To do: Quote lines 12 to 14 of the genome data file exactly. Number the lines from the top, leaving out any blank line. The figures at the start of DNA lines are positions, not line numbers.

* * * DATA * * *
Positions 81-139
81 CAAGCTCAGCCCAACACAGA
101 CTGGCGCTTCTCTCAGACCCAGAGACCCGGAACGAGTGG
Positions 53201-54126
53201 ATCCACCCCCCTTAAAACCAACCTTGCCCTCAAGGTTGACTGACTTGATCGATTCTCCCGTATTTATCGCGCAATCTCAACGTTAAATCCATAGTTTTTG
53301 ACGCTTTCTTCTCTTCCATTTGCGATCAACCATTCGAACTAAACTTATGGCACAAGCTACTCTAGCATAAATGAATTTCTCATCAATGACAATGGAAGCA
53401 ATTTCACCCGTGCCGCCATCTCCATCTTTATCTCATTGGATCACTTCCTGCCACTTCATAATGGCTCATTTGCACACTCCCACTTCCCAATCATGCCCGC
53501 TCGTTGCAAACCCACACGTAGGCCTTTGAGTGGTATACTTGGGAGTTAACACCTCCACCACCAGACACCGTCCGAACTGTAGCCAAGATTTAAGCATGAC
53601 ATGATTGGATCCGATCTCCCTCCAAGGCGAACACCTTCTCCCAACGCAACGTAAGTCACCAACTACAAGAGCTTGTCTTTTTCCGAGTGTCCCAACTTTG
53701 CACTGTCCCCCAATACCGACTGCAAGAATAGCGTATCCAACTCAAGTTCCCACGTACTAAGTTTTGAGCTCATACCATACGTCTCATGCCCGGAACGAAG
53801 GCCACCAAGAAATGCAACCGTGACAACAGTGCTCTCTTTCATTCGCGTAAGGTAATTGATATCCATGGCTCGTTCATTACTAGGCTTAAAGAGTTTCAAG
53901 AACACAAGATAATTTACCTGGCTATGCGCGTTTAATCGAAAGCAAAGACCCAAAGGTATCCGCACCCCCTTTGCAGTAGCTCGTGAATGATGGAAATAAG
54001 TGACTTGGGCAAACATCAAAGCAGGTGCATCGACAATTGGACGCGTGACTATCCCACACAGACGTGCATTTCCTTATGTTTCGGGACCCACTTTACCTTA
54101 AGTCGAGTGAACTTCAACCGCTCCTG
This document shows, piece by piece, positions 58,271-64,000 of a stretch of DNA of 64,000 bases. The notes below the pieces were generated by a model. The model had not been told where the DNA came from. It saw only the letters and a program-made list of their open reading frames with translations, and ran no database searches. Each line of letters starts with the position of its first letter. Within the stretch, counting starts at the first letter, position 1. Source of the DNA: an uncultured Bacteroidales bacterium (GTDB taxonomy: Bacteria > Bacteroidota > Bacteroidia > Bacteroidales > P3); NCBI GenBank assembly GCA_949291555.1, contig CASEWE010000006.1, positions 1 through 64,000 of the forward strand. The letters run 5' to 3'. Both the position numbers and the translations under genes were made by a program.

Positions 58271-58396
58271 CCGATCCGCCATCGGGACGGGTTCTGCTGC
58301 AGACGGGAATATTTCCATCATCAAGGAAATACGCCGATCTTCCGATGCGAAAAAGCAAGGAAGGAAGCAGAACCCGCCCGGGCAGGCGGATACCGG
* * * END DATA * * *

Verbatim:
53901 AACACAAGATAATTTACCTGGCTATGCGCGTTTAATCGAAAGCAAAGACCCAAAGGTATCCGCACCCCCTTTGCAGTAGCTCGTGAATGATGGAAATAAG
54001 TGACTTGGGCAAACATCAAAGCAGGTGCATCGACAATTGGACGCGTGACTATCCCACACAGACGTGCATTTCCTTATGTTTCGGGACCCACTTTACCTTA
54101 AGTCGAGTGAACTTCAACCGCTCCTG